Following the successful implementation of a managed transient air and hotel program that reduced costs significantly, midmarket technology firm Macromedia Inc. is centralizing its meetings operations to generate similar savings.
San Francisco-based Macromedia, best known for its suite of Macromedia Flash Internet applications, assigned meeting planning responsibility to one of its two onsite agents in April after benchmarking the meetings management philosophies of other companies its size, said travel manager Yasuo Sonoda.
Macromedia's meetings program is small, but it comprises a substantial piece of travel expenditures. The company spends about $3 million annually on U.S. booked air volume. Though it only holds about 15 offsite meetings per year, Sonoda estimated Macromedia spends about $1 million on U.S. meetings. Much of that expenditure is tied to the company's major annual developer and user conference, a large affair managed by Twinsburg, Ohio-based mega meetings management firm Conferon (see story).
Sonoda, who joined Macromedia one year ago, decided to envelop decentralized meeting planning operations into the travel department with the belief the company could realize the type of savings it already had achieved by heavily managing transient operations. Macromedia in the past year successfully has instituted air, car and hotel programs, reducing the average cost per air ticket by $200. Similar management of meetings could yield savings, Sonoda said, which is how he made the successful case to the company's CFO.
"It's the strangest thing. Human resources, the users group, all of them plan meetings," Sonoda said. "They shouldn't."
The company's travel policy states that all meetings should be delivered to the travel department. However, "Our corporate culture does not support mandates or enforcement," Sonoda said, adding that non-reimbursement is not an option. "I'll go around to people and be soft and friendly, but every invoice that includes the word 'travel' ends up on my desk."
As many a meeting manager with designs on centralization has discovered, removing planning responsibility from nonprofessional planners can be a tall order. Smaller companies, however, arguably have an easier time accomplishing the task, as fewer employees, fewer meetings and less turf offer a greater opportunity for detailed explanations of the benefits of centralization. Sonoda subscribes to theories of friendly persuasion backed with evidence of the financial impact to the company.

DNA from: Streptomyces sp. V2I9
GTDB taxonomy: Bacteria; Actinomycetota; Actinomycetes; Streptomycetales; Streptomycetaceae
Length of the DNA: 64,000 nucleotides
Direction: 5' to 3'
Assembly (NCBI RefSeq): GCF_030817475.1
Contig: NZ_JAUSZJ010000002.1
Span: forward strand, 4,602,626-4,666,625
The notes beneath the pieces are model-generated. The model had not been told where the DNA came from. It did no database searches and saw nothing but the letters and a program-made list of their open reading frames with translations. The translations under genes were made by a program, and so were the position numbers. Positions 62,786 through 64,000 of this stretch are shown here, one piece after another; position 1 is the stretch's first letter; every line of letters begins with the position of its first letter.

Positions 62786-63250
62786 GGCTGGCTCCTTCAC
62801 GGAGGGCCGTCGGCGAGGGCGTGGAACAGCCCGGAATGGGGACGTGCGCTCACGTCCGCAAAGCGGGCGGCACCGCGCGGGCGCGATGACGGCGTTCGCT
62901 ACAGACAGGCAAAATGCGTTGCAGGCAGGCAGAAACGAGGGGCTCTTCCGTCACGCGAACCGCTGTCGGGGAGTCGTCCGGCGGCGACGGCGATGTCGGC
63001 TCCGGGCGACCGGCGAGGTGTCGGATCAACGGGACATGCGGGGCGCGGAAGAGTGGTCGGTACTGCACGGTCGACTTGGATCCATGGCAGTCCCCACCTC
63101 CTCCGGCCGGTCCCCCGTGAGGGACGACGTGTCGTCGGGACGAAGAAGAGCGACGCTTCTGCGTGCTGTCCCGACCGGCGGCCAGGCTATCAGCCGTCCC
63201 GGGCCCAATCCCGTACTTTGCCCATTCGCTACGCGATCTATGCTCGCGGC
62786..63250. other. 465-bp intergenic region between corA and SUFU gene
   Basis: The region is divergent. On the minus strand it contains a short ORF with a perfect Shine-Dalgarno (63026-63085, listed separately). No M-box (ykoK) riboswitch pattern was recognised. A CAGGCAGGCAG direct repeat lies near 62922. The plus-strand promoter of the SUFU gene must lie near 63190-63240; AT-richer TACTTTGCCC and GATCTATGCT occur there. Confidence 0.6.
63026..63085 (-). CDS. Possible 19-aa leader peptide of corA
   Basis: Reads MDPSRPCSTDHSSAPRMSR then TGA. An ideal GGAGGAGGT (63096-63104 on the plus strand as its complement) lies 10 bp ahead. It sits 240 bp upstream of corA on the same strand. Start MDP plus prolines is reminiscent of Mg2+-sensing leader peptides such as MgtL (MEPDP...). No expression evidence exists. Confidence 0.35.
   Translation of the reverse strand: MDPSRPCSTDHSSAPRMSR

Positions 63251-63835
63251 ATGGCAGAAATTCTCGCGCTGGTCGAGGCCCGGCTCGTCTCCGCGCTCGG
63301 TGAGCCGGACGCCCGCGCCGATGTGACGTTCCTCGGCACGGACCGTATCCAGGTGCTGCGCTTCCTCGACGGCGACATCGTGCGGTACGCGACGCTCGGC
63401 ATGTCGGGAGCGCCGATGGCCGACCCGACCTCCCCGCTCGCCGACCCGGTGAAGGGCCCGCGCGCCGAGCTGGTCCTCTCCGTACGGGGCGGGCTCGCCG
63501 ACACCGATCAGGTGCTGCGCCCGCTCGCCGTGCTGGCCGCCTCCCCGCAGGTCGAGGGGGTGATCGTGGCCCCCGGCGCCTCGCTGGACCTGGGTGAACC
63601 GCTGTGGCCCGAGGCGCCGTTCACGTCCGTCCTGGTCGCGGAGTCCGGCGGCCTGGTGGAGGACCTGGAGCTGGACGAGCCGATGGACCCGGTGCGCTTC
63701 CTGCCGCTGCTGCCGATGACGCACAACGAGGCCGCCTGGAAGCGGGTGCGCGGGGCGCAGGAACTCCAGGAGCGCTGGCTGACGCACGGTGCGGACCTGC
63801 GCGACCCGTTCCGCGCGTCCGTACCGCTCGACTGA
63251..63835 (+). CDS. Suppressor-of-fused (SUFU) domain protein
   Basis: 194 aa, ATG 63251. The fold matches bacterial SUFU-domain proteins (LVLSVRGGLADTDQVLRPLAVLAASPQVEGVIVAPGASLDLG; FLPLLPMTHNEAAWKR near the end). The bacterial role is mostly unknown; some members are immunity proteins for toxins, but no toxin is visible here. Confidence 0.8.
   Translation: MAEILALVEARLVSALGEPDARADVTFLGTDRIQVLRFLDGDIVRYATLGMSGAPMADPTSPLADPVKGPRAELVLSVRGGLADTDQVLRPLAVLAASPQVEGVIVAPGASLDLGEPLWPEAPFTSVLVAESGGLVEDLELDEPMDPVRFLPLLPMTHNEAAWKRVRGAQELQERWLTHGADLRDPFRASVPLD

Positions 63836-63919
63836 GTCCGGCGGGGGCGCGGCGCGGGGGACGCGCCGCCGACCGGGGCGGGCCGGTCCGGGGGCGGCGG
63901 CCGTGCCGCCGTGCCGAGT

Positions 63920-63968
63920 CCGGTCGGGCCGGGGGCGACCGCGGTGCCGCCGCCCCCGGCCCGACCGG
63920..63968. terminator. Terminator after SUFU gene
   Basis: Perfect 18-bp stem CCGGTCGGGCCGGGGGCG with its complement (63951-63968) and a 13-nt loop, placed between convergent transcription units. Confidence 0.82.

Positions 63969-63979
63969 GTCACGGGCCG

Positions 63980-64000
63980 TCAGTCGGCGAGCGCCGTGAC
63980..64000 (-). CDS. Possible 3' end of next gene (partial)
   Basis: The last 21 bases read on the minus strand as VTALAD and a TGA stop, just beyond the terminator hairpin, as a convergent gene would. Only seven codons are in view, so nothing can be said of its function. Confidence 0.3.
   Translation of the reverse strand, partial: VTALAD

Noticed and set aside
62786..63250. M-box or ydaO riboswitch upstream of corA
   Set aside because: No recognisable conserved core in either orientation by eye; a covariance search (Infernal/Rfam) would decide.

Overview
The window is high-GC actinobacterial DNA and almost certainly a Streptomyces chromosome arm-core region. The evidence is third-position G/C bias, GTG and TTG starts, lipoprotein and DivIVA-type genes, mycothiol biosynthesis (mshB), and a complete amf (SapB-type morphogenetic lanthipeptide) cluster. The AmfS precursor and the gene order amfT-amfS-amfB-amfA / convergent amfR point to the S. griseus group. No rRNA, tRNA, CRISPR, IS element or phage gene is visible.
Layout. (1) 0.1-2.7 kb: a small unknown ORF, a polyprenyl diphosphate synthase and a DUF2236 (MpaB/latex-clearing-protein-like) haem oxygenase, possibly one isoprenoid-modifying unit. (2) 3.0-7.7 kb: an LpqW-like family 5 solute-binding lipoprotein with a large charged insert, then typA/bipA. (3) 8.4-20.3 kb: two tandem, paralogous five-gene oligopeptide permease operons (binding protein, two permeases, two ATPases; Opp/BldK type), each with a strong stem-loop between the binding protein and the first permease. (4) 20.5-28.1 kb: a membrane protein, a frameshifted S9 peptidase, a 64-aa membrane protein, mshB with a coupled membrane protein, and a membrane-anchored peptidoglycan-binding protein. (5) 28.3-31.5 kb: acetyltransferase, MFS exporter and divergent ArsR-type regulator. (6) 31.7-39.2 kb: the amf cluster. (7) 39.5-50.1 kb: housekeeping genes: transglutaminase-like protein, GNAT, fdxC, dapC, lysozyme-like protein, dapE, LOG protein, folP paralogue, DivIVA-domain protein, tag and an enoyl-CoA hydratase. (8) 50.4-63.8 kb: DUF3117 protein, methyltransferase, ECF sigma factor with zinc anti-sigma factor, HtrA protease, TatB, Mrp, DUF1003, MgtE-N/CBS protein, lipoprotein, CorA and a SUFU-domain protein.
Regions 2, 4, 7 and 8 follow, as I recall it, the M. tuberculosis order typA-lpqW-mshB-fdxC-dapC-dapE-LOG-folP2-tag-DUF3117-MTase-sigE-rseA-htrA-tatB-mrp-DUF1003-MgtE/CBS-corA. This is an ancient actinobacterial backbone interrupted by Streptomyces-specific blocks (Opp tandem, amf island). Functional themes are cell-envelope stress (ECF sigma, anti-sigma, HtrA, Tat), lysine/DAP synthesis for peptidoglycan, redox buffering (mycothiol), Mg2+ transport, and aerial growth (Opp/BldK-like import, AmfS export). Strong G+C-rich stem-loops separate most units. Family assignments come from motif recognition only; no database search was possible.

"We want to change people's behavior, not just talk about discounts and not just police people," Sonoda said. "We make the cost of travel more visible." During the process of implementing the managed transient air program, Sonoda issued monthly "travel cost visibility reports," a diagram of all airline tickets booked that month with plots on the diagram representing both ticket cost and advance purchase time. If an employee booked a $2,200 fare two days before traveling, Sonoda said, its effect would be clear and an explanation requested.
"The standard reports I see show who traveled where and how much they spent, and that's good for accounts payable, but they don't show you that you're spending too much money," Sonoda said.
Macromedia's travel department now handles between 40 percent and 50 percent of the company's meetings, an increase from zero before the initiative began.
Sonoda now is mirroring the meetings initiative in hotel negotiations. The company limits its hotel deals in five key cities, including San Francisco and Boston, to two properties. Sonoda uses combined transient and group volume in negotiations and restricts the hotels with which he negotiates to properties that can meet Macromedia's meetings needs. "We look at the ability of the sales department and the hotel itself to handle meetings. We also look at high-speed Internet and security," Sonoda said. The fact that many of these deals have been negotiated with projected meeting volume, instead of a historical background of group data "hasn't affected it that much, because they know we have the ability to pick the meeting site," he said.
Sonoda's next step may be to involve external meetings technology products in Macromedia's program. "We're a technology company," he said, "so why not use a technology solution?"